Every so often, during political debates, you will hear people talk about the importance of a proper reading of The Constitution of the United States. The argument is that if you allow people to revise the meaning of the original Framers of the Constitution through a modern revisionist approach, the nation will be led to embrace whatever the cultural winds of the day desires.
In seminary, I had faithful professors who taught me proper methods of hermeneutics—the science of biblical interpretation. It’s essential to read the Bible through a proper lens, otherwise you will end up twisting the meaning of the text outside of the proper meaning rooted in the original author who is addressing the original audience. In short, the text of Scripture has one single meaning that is extracted through a method known as the literal-historical-grammatical interpretation. Reading through an allegorical lens butchers the text and produces all sorts of meanings that are ultimately created by the reader rather than the author.
When reading the Bible we must go through a process of examination—discovering the author of the text, recipient(s) of the text, purpose of the text, and date (for contextual purposes). This method helps us extract the literal meaning as opposed to some spiritual meaning formulated through a reader’s own modern experience and circumstances. Remember the old interpretative method that asked each reader what the passage of Scripture means to them personally? We all know how dangerous this method of interpretation is—right?
Curtis Woods, one of the leaders who brought Resolution 9 to the SBC and which was adopted by the Southern Baptist Convention at the 2019 meeting in Birmingham has written extensively on “Afrosensitive evangelical spirituality” as you can see in his dissertation, “Afrosensitive evangelical spirituality champions social justice without revising Scripture.”  Woods was educated at The Southern Baptist Theological Seminary and is currently on staff at Southern as Assistant Professor of Applied Theology and Spirituality. In his dissertation, he is arguing for the use of a specific interpretive methodology that brings to the surface the African experience. In footnote 22, Woods explains his approach carefully:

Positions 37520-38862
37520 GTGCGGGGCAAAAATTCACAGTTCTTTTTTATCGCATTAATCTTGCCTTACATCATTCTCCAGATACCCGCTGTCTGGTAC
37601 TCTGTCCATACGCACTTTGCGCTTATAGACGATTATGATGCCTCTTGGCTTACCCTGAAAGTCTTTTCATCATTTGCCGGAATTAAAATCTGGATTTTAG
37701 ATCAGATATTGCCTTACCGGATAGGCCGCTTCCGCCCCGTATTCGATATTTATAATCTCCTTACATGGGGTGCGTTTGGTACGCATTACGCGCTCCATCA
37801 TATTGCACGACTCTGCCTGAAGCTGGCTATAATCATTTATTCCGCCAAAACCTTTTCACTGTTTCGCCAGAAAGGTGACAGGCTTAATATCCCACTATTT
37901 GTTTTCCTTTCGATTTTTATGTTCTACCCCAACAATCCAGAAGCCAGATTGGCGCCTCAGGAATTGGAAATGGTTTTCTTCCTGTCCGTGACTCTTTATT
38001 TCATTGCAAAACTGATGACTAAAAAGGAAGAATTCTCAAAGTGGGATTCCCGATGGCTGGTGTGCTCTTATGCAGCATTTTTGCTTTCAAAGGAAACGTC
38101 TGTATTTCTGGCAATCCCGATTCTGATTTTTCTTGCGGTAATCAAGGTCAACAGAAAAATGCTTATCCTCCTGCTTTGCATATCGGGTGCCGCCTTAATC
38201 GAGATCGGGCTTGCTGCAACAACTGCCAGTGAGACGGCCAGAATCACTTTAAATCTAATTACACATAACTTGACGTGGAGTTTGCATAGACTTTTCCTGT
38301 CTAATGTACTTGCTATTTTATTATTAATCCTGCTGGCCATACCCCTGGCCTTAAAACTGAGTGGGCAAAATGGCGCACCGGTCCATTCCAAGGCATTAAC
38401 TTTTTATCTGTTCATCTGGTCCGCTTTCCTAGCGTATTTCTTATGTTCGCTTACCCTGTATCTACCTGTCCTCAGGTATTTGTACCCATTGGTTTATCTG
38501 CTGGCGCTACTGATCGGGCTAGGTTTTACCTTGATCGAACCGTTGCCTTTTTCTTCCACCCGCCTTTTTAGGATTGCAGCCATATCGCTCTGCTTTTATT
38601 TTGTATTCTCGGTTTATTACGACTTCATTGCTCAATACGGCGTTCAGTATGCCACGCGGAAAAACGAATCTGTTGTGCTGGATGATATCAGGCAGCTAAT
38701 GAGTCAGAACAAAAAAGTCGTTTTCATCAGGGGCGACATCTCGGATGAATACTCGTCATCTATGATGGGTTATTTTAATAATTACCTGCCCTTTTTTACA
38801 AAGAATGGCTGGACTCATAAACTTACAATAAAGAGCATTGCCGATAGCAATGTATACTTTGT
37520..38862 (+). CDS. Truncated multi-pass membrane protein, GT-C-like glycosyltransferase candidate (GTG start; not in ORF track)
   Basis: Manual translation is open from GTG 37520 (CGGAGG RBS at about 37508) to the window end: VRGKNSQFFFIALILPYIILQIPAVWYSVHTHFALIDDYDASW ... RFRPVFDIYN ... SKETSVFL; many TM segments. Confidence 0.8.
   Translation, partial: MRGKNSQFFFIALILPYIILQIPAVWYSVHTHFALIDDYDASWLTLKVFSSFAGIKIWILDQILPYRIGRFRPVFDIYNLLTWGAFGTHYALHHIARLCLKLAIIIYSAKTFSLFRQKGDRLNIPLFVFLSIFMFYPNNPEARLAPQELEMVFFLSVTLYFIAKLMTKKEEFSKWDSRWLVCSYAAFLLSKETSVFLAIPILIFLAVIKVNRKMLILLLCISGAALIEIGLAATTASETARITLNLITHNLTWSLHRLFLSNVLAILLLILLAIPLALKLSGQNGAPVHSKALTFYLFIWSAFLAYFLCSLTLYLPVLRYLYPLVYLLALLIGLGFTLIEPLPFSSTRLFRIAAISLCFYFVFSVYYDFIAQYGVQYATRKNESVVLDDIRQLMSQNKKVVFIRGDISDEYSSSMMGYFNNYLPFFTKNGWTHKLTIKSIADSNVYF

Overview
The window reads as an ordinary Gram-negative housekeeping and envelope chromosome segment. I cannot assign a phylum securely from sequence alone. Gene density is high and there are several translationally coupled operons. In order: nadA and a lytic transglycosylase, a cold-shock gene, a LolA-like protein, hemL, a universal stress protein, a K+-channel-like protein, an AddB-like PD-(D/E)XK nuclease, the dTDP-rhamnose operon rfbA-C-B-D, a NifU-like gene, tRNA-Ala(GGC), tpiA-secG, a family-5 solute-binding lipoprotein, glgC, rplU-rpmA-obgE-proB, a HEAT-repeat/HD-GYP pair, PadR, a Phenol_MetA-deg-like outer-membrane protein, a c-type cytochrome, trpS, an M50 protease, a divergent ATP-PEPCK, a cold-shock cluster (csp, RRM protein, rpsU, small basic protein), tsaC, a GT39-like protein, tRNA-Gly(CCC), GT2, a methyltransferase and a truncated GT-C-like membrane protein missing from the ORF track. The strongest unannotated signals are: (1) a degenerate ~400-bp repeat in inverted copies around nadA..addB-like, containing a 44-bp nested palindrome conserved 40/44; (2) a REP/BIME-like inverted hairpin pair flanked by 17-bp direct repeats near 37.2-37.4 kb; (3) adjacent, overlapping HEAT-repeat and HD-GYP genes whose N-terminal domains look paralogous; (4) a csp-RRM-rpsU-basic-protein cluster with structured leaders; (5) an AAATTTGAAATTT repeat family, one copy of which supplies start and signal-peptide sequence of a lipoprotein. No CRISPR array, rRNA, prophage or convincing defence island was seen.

Afrocentrists, therefore, believe African peoples are more qualified to study issues that face them on account of their presuppositional commitment to African agency. See Asante, The Afrocentric Idea; Lucius Outlaw, “Critical Prelude: The Africology Project and Normative Theory,” in African American Studies Reader, ed. Nathaniel Norman, Jr. (Durham, NC: Carolina Academic, 2001), 550. In dialogue with Asante, I offer afrosensitivity to communicate a slightly different nuance. Afrosensitive hermeneutics involves reading African diasporic literature in its own voice without submitting biblical theology to personal experience. Afrosensitivity, unlike Afrocentricity, shows respect to the African perspective without enslaving one’s hermeneutic to African agency. In so doing, Afrosensitivity avoids evaluating other worldviews on the basis of African agency but rather places all worldviews under Scripture. Wheatley unequivocally affirmed a distinctly Christian worldview even though she utilized non-Christian poetic sages and Africanisms in her writings. John C. Shields, arguably the foremost scholar on Wheatley, would disagree with my assertion. Shields believes many students of Wheatley coopted her narrative to advance an agenda. She became a pawn in some socio-anthropological argument aimed at constructing a defensive or offensive front for or against racism. For more information, see John C. Shields, Phillis Wheatley’s Poetics of Liberation: Backgrounds and Contexts (Knoxville: University of Tennessee, 2008), 1-42.